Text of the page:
- whereby those important events of the past, usually associated with someone's death or the end of some awful bloody struggle, are celebrated with a nice holiday....
Having long since seen little point in attending to religious ceremony, or really ceremony generally speaking, I see no reason to commemorate such useless things. So instead I will demonstrate my annoyance with some particular commemorations.
Twisting Fawkes attempt to impose Catholicism into a struggle for freedom is a little off-putting, but otherwise, it is not all that distant the operations of most modern religious institutions and their promises of order, of freedom from thought (rather than of thought), and so on from V's speech.
I suppose if your desire is to depose of your reason and your faculty for tolerance of viewpoints distinct from your own in exchange for an illusory sense of balance and appoint to yourself a label of holy moral judge of the character and habits of others, if your desire is to absolve yourself the responsibility to live in exchange for the presumption of an afterlife, and that always full of reward. If it is to demand of others the conformity to your comfortable assumptions and claims of common sense rather than investigation of wisdom and a discomforting presumption that you might be wrong, then religion is the perfect world for you.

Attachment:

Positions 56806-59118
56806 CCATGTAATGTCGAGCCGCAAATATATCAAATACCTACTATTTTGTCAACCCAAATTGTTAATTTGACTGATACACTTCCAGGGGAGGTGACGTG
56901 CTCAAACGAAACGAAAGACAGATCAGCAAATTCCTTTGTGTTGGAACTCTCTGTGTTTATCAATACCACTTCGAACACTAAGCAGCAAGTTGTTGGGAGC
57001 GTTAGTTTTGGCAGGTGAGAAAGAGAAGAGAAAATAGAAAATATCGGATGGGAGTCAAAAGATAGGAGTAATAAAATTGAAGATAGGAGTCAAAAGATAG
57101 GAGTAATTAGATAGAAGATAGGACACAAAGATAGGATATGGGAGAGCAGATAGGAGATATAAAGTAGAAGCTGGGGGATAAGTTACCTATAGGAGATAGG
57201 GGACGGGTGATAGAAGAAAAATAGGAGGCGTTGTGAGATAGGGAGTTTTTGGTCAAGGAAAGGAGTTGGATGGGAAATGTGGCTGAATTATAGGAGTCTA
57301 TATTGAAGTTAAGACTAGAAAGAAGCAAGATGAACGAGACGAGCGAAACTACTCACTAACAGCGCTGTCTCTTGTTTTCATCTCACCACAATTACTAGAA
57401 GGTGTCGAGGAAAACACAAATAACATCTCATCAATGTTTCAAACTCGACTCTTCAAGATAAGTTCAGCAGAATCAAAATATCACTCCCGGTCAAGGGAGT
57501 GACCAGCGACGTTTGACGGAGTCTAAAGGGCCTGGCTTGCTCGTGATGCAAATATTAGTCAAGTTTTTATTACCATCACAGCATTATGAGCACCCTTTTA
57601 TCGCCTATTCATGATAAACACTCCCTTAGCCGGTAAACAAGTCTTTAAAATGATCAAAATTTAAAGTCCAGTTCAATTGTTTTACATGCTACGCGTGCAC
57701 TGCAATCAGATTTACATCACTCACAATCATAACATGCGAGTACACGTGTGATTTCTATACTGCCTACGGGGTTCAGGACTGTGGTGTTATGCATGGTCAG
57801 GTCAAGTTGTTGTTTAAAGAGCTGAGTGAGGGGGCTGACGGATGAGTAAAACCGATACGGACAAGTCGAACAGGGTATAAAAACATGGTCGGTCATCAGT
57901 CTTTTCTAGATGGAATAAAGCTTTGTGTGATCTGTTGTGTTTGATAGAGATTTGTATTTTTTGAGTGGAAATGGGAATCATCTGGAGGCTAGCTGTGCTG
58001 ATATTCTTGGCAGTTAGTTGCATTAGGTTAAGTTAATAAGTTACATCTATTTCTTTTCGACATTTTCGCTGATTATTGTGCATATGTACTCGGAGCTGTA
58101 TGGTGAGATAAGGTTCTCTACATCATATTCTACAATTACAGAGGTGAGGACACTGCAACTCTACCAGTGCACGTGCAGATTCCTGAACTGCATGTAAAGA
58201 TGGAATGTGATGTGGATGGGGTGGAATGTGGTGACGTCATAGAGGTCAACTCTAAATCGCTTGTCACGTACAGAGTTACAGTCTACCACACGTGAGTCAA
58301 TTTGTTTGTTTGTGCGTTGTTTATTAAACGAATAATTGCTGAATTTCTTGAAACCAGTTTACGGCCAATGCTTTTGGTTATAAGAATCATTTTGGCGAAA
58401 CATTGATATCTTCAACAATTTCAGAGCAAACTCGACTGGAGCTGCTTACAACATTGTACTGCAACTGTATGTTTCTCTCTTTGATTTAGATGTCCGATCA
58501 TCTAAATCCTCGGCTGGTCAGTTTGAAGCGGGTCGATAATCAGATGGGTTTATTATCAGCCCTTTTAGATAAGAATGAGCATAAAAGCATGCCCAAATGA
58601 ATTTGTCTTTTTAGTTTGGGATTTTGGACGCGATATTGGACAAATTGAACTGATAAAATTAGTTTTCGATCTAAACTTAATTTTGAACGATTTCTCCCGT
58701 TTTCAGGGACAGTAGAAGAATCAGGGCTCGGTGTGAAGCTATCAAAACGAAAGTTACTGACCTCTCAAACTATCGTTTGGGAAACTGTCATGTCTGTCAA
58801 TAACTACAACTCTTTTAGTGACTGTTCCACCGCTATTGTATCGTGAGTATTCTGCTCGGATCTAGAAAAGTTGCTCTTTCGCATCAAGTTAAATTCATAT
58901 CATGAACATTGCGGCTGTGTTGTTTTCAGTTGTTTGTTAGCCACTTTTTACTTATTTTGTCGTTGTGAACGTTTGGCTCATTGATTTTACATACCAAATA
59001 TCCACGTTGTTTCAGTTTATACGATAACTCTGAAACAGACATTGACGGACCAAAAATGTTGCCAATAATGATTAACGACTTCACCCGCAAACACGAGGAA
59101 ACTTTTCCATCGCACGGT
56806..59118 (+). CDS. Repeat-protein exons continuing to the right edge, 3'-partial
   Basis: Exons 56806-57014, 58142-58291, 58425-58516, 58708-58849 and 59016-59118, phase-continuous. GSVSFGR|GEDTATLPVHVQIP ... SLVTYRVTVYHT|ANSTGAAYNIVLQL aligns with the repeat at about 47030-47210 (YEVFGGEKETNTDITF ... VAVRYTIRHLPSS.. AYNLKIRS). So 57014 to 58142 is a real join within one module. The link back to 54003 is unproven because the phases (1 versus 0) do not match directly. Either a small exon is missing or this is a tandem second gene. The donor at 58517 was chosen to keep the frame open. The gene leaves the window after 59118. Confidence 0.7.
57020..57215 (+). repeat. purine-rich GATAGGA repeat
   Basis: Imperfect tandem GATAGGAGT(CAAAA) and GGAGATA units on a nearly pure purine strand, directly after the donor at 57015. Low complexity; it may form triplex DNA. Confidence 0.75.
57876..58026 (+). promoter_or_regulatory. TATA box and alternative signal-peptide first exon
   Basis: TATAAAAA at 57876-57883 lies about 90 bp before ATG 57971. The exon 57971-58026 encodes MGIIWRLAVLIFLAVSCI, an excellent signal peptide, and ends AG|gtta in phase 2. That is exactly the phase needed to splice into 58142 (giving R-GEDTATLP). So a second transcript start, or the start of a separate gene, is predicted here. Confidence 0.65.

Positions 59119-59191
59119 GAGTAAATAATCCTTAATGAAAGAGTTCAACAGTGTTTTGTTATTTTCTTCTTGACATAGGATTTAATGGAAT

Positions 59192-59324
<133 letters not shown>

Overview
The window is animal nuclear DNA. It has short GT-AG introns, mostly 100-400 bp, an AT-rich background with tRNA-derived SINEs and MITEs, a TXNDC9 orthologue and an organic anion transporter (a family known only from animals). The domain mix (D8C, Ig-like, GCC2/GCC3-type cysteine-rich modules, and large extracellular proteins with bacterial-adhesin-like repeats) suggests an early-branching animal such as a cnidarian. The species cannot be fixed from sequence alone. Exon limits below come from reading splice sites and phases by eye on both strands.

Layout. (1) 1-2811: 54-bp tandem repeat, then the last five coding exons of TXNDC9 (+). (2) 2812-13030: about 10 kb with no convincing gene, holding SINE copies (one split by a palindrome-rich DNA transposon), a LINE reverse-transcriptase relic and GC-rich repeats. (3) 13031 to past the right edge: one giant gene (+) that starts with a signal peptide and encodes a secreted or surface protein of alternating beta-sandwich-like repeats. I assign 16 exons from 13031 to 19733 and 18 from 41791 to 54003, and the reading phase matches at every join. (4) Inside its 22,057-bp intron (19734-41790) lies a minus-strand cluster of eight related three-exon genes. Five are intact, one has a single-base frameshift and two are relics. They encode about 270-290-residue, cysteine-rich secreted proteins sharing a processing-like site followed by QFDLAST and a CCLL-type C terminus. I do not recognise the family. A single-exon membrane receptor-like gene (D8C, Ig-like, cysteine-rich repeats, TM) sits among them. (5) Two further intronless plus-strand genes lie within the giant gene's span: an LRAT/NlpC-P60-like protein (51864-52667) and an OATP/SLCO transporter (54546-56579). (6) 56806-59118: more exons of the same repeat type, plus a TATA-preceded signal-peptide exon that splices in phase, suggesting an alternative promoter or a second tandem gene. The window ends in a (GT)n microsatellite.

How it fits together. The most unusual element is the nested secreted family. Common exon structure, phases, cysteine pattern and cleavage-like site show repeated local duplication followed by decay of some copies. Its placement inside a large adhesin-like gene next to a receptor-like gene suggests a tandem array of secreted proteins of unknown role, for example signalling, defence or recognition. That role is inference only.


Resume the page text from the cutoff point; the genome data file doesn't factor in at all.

But I'd have to ask how far it has fallen since Aquinas and Augustine and others to make a challenge of free will and the responsibility of engaging and wrestling with one's moral ethical standards over a lifetime somehow a mortal danger worth casting aside in favor of being told what to do and how to live by others.
The New York Times' Green Baloney
12 minutes ago